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Posted: April 28, 2008
Proposal for a European regulation on novel foods
(Nanowerk News) The proposed regulation of the European Parliament and of the Council on novel foods intends to replace and repeal the current Novel Food Regulation (EC) No 258/97. Read the consultation document: Proposal for a European regulation on novel foods (pdf download, 180 KB)
The key proposals are to:
centralize the authorization procedure for novel foods
develop a simplified safety assessment system for traditional food from third (non-European Union) countries
clarify the definition of novel food
update the scope of the novel food regulation in relation to parallel legislation on specific categories of foods
provide a degree of protection for innovative food
On January 14, the European Commission published a proposal to revise the Novel Foods Regulation with a view to simplifying the regulatory process therefore reducing the administrative burden and improving the competitiveness of the European food industry. The key elements of the proposal are set out below.
Centralize the authorization procedure for novel foods
Under the current system, an application is made to individual Member States (MS) who have 90 days to provide an initial opinion. This opinion is then forwarded to MS who have an additional 60 days to comment on the initial opinion. The new proposal will involve a centralized procedure for the assessment and authorization of novel foods. All applications for the approval of novel food will be submitted to the Commission and then directed to the European Food Safety Authority (EFSA) which will carry out the safety evaluations. Authorization decisions will be addressed to the community in general. National administrative procedures and duplication will therefore be abolished.
Develop a simplified safety assessment system for traditional food from third countries
At present a uniform criteria apply for the safety assessment of all kinds of food, including traditional foods from third countries and newly developed innovative foods. However, the Commission considers that these requirements are not always proportional to the potential risks, which mean that the costs of application could be disproportionate. The new proposal makes provision for ‘traditional’ food which has not been consumed in the EU, but which has a history of safe food use elsewhere to gain authorization via a simplified assessment and authorization process.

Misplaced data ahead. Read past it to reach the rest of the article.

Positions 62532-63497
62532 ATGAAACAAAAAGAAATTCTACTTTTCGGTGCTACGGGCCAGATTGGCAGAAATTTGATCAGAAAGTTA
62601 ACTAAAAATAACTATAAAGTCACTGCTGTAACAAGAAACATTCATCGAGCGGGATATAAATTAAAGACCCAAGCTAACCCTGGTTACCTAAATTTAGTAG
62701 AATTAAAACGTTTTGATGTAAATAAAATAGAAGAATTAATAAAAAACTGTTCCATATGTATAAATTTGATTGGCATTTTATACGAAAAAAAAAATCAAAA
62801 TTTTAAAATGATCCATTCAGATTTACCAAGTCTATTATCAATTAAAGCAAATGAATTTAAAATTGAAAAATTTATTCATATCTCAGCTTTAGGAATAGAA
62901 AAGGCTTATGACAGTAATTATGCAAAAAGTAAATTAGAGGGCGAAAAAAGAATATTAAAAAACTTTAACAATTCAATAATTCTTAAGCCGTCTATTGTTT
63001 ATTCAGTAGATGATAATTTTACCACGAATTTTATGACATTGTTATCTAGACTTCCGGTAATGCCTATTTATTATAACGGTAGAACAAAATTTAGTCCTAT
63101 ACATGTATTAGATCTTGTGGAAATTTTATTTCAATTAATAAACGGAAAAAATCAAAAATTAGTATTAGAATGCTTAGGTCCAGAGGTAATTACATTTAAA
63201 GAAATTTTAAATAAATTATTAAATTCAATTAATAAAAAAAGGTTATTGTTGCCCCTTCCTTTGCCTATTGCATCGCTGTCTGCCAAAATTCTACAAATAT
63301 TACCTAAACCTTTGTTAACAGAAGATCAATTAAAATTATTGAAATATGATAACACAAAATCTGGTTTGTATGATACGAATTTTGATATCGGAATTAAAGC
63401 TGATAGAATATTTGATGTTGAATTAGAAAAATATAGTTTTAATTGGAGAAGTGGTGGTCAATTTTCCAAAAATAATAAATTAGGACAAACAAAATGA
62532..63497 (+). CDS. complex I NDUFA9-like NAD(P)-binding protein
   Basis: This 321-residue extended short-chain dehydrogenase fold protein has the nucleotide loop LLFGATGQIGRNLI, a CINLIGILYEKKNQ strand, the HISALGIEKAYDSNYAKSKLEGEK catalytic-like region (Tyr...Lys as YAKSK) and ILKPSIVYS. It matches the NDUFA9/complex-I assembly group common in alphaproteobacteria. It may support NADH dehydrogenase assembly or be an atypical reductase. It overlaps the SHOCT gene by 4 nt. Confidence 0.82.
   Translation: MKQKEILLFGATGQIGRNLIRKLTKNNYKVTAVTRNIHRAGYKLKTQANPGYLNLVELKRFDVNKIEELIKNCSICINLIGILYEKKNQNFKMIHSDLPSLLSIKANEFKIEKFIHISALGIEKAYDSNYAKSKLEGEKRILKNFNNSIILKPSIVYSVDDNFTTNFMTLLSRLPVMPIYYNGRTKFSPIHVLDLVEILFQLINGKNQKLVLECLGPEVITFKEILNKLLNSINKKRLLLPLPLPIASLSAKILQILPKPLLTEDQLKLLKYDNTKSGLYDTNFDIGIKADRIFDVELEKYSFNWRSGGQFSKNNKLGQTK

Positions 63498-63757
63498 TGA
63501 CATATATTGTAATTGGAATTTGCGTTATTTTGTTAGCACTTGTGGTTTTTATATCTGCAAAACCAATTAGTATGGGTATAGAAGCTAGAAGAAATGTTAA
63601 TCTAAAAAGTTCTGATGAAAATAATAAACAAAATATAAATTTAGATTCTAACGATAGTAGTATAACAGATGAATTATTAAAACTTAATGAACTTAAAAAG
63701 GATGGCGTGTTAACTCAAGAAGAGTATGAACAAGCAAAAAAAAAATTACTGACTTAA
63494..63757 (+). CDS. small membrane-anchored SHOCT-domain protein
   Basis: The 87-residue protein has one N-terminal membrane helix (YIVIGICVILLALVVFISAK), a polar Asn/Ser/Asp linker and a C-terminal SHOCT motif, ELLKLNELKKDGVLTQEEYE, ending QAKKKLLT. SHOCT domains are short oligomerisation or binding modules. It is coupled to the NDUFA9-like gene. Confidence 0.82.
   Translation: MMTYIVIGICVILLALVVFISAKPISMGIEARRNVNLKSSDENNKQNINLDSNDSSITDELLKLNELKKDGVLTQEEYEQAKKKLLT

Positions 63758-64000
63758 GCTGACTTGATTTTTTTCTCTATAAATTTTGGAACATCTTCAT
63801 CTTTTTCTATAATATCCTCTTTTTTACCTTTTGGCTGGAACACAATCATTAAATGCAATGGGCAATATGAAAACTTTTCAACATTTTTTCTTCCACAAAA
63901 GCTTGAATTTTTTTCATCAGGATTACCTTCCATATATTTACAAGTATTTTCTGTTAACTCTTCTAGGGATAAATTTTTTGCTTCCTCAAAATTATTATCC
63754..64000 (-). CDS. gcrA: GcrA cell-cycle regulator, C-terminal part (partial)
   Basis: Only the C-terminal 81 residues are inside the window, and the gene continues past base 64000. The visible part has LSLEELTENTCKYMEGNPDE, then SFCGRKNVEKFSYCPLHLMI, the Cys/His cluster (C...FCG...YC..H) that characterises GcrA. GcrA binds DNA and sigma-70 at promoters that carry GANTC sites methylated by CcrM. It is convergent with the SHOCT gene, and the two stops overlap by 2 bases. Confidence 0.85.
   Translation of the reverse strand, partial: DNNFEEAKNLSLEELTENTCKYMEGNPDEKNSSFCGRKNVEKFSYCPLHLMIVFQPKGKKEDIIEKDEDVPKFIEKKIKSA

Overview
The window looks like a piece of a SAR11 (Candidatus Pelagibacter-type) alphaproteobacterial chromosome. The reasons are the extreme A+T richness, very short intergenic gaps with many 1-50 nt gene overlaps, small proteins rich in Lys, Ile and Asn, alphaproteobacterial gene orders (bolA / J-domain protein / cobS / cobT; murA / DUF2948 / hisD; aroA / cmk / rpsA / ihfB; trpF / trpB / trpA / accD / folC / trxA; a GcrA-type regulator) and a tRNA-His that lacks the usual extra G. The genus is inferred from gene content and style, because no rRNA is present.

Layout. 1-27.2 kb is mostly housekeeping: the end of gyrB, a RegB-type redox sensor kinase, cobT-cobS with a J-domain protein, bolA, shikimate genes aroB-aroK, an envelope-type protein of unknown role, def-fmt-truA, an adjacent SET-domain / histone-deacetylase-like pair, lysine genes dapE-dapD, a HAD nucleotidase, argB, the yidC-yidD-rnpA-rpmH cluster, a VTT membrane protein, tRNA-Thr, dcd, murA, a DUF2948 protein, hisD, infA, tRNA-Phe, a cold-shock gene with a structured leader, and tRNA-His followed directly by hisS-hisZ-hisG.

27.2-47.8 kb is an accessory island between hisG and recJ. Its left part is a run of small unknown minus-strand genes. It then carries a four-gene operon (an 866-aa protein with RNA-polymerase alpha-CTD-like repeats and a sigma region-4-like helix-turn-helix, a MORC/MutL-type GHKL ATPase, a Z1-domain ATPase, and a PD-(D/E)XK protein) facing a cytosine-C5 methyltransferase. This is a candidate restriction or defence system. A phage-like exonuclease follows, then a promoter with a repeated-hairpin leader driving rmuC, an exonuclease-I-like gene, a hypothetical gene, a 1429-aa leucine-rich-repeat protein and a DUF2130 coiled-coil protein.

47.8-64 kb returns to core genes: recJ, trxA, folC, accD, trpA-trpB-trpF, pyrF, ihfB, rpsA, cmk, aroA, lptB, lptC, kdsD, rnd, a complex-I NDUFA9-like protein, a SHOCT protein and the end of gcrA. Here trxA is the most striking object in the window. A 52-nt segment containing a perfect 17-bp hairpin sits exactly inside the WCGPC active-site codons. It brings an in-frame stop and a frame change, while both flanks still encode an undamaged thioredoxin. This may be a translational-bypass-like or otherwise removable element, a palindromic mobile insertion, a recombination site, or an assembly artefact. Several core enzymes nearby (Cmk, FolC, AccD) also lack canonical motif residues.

Clarify the definition of novel food
The new proposal includes an updated definition of a novel food to clarify that new technologies not currently being used in the food chain, such as nanotechnology and animal cloning, will require a pre-market safety assessment. A clearer definition of a novel food is intended to reduce the current ambiguity, where a food is considered novel only if the process was not used before 15 May 1997 and it results in significant changes in the composition or structure of the foods which affect their nutritional value, metabolism or level of undesirable substances compared with similar products from existing processes. The revised definition takes account of the general food law regulation 178/2002, which includes a general definition of 'food'.
Update the scope of the novel food regulation in relation to parallel legislation on specific categories of foods
At present separate applications need to be made within the respective legal frameworks for a substance with different food uses (such as additives, flavorings, extraction solvents or novel foods). The new proposal will facilitate a single application covering novel food and food uses regulated under various regulatory frameworks, therefore reducing the administrative burden. In addition, ingredients that are now regulated under certain other European Commission frameworks, such as sources of vitamins and minerals, will not be regarded as novel foods, removing the need for parallel authorizations.
Provide a degree of protection for innovative food
The current system of applicant-linked authorizations. will be replaced by authorization decisions addressed to the community in general. However, applicants of newly developed innovative foods would be eligible for an authorization to market their product for five years through a system of data protection. If another company intends to market the same product within this time, they would be required to submit a separate novel food application using their own safety data. Alternatively, they could use the existing data with the permission of the original applicant.
The purpose of this consultation is to obtain your views on the new proposal, in particular your comments on the key differences between this and the current regulation as outlined above.
Preliminary discussions in Brussels are currently taking place at Council Working Party level under the Slovenian presidency. Responses received before the deadline would be particularly welcome as they will help to inform the UK contribution to these discussions. However, full account will be taken of all responses received before the consultation deadline of 20 June 2008.
Commission impact assessment
The European Commission's proposal is also accompanied by a detailed impact assessment that takes account of consultations with interested parties. The Food
Standards Agency encouraged UK stakeholders to contribute to the Commission's assessment in June 2006. The Commission has identified a number of potential advantages associated with the changes it has proposed to the current regulatory framework for novel foods. This is available on the European Commission website.